On January 2nd, 1978 they drove through Old Town to see the Mission and statue of Father Juniperro Sierra drawn on Gruelle’s silk-screen. Later he signed print 52 of the San Diego mission , “For Bill, With deep affection.”They visited San Diego  Air and Space Museum in Balboa Park to view the Major Fleet portrait. They drove along the Pacific Ocean and watched the lingering afterglow of colors from a beautiful sunset as the sky changed to reveal a galaxy of stars in the universe beyond.

Gruelle showed Smart his archival scrapbooks with photos, clippings and   recollections of a lifetime of creative works. Gruelle was disappointed that so many of  his murals and other works were “lost” or no longer on view. He emphasized his satisfaction that he had the vision and the pleasure of creating them. Smart  promised his uncle that he would make every effort to continue to search for his favorite Early Birds mural and other “presumed lost” art works. 

Before Smart left for NY Gruelle presented him with his last canvas, painted from his workshop / studio in Alpine, “Shadows in the Valley”  with mountain views.

February 22, 1978, Major Fleet Portrait destroyed in museum fire
Gruelle was saddened to learn that his prized portrait painting was “lost” in a devastating fire at San Diego Air and Space Museum in Balboa Park.

April 20, 1978, Death of Justin C. Gruelle in San Diego.
His cremains are interred with no marker at Crown Hill Cemetery, Indianapolis, Indiana in the Gruelle family plot next to his wife, Mabel and parents, Alice and Richard B. Gruelle.

AFTERGLOW: The Legacy Continues

1995, Early Birds mural, lost from view for 25 years, discovered at Dorchester  County Museum, Cambridge, MD by nephew Bill Smart and wife Diane.
It had  been de-accessed from the National Air and Space Museum  Collection and was located high on a wall of an old airplane hangar on the former Francis DuPont estate, now property of the University of Maryland.

2002, Early Birds presented to Smart
After several visits to photograph the mural President Dale Price and his Museum Board offered to give the mural to Smart in order to find an appropriate and more permanent home before the final closing of the museum. Smart contacted several museums. Indiana Historical  Society, Bruce Johnson, VP, agreed to pay for removal and shipping to Indianapolis for December 2003 exhibit of The First 100 Years of Flight.        
2003, exhibition at Indiana Historical Society, Indianapolis.

Exhibited in lobby during 100th anniversary celebration of Wright Brothers’ first flight, (Wilbur had been born in Indiana). It then went back to storage awaiting results of a fund raising campaign. cover story, Traces  magazine, Spring, 2003. Article had widespread distribution on internet.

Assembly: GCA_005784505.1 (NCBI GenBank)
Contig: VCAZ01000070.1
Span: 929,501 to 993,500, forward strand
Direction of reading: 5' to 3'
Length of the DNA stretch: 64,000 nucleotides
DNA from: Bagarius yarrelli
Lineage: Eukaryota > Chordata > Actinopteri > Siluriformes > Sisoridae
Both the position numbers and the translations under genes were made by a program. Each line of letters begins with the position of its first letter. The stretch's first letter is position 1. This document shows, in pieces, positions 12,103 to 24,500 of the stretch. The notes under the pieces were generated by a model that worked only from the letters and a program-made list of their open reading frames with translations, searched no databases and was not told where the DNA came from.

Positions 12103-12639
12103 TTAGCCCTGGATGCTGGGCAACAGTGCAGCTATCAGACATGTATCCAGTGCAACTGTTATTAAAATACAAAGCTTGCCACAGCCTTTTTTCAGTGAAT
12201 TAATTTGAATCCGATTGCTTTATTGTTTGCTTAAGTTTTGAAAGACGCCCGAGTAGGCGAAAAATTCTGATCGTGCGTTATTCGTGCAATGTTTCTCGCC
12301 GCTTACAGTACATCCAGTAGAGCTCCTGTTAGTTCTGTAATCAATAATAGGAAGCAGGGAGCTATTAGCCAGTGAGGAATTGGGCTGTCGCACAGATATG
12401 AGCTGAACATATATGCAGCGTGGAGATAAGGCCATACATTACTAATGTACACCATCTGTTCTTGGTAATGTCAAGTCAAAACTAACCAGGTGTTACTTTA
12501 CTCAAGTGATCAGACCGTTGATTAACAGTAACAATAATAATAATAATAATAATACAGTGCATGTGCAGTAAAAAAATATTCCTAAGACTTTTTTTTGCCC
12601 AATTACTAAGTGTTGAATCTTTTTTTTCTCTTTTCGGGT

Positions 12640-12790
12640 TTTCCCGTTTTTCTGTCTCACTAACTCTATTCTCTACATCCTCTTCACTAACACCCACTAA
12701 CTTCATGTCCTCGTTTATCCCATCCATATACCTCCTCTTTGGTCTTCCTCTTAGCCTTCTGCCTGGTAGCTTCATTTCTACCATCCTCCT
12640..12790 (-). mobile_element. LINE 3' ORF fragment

McGaw Foundation, Seattle. WA requested IHS to loan or sell mural   for exhibition at Museum of Flight, Seattle. Smart agreed to transfer.

2006, extensive conservation and restoration at Indianapolis Museum, paid for by McGaw Foundation with shipment to Seattle.

November 2007,  permanently installed at Museum of Flight in Seattle
History of Aviation Gallery, Boeing Red Barn Wing.

1998  Justin Gruelle’s  archival scrapbooks viewed again by Smart 20 years later
Justin’s daughter, Jayne Gruelle Comerford, Bandon, Oregon   presented scrapbooks to her cousin to add to his JCG archives and collections. “You will know what to do with these.”

2001, Eight Justin Gruelle W.P.A. murals.
Restored and exhibited in Norwalk, CT City Hall Gallery and libraries.

2009, -  2010  New Canaan, Connecticut Historical Society Galleries.
Exhibit of Justin C. Gruelle and family art . Bill Smart invited to speak about the Silvermine years of the family. See previous blog entry.

80th Anniversary edition, A Mother Goose Parade,  written /  illustrated by JCG.
Facsimilie edition of original 1929 P. F. Volland Company children’s book published for distribution during New Canaan Historical Exhibit, September, 2009 until February, 2010. Gruelle’s original pencil drawings with color were on loan from Baldwin Library of Children’s Literature Collection, University of Florida, Gainesville. Books available from museum book stores or from nephew Bill Smart, pwmsmart@gmail.com

December, 2011, Donation of Diane and Bill Smart Collection of Justin Gruelle’s             Connecticut  paintings, illustrations  and silk screen prints to City of  Norwalk, Connecticut.
Now on exhibit in City Hall Galleries alongside Gruelle’s W.P. A. murals. See “Norwalk Thanks Bill Smart” interview, December 17, 2011                                       Justin C. Gruelle blogsite.           

2013, GRUELLE’S 25’ x 8’ mural of New Canaan Village Green,
Painted in 1952 for a New Canaan bank. Had been removed when  property sold and stored  at New Canaan Historical Society. Now restored and permanently installed at New Canaan High School.

Igor Sikorsky and the invention of his helicopter

Giant telescopes on Mount Palomar and the electronic microscope

American scientists and inventors
August 5, 2013,  Re-discovery of 3 of Gruelle’s Liquidometer 1940s  “lost” murals in New  York  State by Bill Smart and daughter Anita.
Igor Sikorsky and his invention of the Helicopter, Telescope on Palomar  Mountain and Electron Microscope, and American Inventors and Scientists. Awaiting decision of current owners of building purchased from Liquidometer in 1971 as to their future. A new entrance lobby had been opened on an adjacent street. Original lobby stairwell with four large murals functions as an interior stairwell, poorly lighted, between 3 floors of the building. Still missing are four Liqidometer landscape murals originally installed in their manufacturing plant in Bellows Falls, Vermont, believed to have been given to employees when building was sold in 1971.

February 17, 2014, Alpine Historical Society, California
Bill Smart was invited to talk, with power-point presentation, about later works of Justin and Mabel Gruelle during their California years, 1955 -1978.  It was a follow-up to Smart’s February, 2010 talk to New Canaan Historical Society about Gruelle’s Silvermine Years that ended in 1955 with   their move to California.

There are still lost pieces and the search for other works continues…  

for more information, contact Bill Smart at pwmsmart@gmail.com

Interview with Bill Smart

The Lost Gruelle - Found